The final follow-up radiographs showed an average anatomical axis, femorotibial alignment of 8.8°of valgus (range: 4°-22°of valgus). The knees were corrected by an average of 6.4°(range: 2-14). This relative overcorrection gives increased stress on the lateral compartment. Signs of osteoarthritis progression in the uninvolved tibiofemoral compartment on the radiograph at the last follow-up were noted in 43 knees (grade-1 Ahlback osteoarthritis in 39 knees and grade-2 Ahlback osteoarthritis in 4 knees). No grade-3 or -4 changes were noted. At final radiographic evaluation, no component showed evidence of loosening. No knees had >2 mm of tibial cement-bone radiolucency. There were no radiolucent lines seen at the posterior aspect of the femoral components.
Seventeen knees were revised, resulting in a survival rate of 89% at this 2-7 yearfollow-up interval.
The purpose of this prospective study was to evaluate midterm durability of Oxford unicompartmental knee replacement surgery for patients 60 years of age and older. We acknowledge that the present study has the limitations of a midterm follow-up. However, longer follow-up for this phase-III version with the minimally invasive technique is not possible, because the current version has been available only since 1998.7 Besides, most technical failures occur within the first 2 years.12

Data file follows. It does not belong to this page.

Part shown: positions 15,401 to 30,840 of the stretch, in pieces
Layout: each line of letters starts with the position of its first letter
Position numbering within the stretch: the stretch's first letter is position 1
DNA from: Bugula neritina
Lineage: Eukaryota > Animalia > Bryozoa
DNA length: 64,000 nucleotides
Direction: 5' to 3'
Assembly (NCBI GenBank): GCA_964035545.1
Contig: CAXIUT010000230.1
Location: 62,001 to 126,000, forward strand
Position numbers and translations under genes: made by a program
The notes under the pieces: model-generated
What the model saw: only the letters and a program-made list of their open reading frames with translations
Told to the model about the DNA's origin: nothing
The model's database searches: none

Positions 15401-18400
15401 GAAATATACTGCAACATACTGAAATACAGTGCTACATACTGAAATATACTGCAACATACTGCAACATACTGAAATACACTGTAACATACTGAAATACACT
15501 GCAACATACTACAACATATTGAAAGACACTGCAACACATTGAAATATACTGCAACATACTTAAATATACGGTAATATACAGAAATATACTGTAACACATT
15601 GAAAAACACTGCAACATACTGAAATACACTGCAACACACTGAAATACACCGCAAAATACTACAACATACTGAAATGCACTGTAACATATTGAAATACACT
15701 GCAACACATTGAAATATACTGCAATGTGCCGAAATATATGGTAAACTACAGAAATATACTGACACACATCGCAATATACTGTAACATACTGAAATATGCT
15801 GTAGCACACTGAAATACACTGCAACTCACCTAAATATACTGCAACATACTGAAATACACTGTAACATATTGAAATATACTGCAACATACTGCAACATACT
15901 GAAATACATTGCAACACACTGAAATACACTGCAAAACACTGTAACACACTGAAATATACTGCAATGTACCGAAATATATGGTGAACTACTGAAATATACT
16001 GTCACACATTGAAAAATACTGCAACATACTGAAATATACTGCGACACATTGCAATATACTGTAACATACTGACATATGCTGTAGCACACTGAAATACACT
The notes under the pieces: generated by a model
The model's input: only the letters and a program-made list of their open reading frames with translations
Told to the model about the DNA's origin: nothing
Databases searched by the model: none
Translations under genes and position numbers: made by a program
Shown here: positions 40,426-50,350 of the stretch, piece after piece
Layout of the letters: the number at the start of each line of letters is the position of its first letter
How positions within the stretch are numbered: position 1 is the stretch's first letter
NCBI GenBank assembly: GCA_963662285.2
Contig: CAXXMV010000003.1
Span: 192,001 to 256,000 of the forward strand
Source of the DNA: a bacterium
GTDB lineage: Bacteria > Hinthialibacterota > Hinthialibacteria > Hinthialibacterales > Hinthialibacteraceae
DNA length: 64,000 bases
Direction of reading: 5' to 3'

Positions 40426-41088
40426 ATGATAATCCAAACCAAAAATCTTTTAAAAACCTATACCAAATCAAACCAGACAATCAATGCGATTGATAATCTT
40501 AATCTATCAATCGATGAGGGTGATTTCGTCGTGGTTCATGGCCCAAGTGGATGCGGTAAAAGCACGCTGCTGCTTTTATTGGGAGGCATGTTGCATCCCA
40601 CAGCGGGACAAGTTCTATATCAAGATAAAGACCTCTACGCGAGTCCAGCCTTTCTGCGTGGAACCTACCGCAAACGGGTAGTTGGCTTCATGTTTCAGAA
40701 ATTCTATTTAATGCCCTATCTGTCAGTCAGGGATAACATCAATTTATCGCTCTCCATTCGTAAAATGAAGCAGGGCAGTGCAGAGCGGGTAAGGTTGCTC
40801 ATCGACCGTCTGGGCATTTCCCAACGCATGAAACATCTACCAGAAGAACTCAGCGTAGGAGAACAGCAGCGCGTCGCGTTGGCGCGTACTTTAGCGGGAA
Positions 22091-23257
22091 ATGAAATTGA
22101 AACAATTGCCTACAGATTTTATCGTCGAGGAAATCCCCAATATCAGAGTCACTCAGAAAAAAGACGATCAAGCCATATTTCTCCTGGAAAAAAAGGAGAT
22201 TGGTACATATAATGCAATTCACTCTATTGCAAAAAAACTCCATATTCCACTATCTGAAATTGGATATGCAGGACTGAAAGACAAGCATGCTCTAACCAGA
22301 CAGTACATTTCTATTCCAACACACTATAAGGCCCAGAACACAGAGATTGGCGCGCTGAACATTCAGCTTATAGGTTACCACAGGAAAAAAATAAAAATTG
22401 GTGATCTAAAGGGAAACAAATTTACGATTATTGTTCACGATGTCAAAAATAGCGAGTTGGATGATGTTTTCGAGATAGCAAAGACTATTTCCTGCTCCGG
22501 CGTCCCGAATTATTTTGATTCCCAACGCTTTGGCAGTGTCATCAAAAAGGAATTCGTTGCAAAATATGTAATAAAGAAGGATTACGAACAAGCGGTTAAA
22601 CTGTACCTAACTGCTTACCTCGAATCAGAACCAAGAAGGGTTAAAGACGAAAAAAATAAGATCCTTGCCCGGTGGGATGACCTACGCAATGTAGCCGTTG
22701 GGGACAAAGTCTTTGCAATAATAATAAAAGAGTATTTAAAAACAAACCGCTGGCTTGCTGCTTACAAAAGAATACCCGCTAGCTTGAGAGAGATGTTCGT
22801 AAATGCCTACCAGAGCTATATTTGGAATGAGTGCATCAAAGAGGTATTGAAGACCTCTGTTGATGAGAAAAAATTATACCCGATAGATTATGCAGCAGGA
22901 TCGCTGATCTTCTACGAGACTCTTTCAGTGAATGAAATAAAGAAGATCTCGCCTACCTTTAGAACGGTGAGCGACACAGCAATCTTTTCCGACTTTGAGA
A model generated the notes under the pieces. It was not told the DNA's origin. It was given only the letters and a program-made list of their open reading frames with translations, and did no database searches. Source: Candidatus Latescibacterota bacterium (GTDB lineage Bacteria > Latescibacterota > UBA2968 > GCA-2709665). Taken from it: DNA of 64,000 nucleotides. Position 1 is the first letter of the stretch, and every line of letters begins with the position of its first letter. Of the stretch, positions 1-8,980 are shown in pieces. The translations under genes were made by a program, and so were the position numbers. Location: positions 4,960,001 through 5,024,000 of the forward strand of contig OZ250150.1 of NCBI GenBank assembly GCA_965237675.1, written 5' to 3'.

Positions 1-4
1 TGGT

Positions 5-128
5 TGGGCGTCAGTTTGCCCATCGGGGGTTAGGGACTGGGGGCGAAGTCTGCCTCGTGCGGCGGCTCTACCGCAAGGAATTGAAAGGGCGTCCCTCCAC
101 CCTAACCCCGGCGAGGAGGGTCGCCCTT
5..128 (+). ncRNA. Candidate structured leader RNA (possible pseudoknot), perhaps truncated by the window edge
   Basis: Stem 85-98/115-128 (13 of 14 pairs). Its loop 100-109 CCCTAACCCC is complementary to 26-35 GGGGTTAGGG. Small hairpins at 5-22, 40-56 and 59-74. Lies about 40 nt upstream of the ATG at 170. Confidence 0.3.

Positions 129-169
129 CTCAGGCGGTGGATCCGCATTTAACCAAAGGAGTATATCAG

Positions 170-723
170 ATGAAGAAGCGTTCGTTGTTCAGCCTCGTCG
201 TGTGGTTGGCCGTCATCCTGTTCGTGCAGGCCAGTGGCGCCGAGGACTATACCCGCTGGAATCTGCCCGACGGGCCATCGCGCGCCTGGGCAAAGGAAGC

At this 2-7 yearfollow-up interval, 11% of unicompartmental knee arthroplasties in all patients needed revision – a survival rate of 89%. These results are considerably lowercomparedto the designer5series or the independent series.6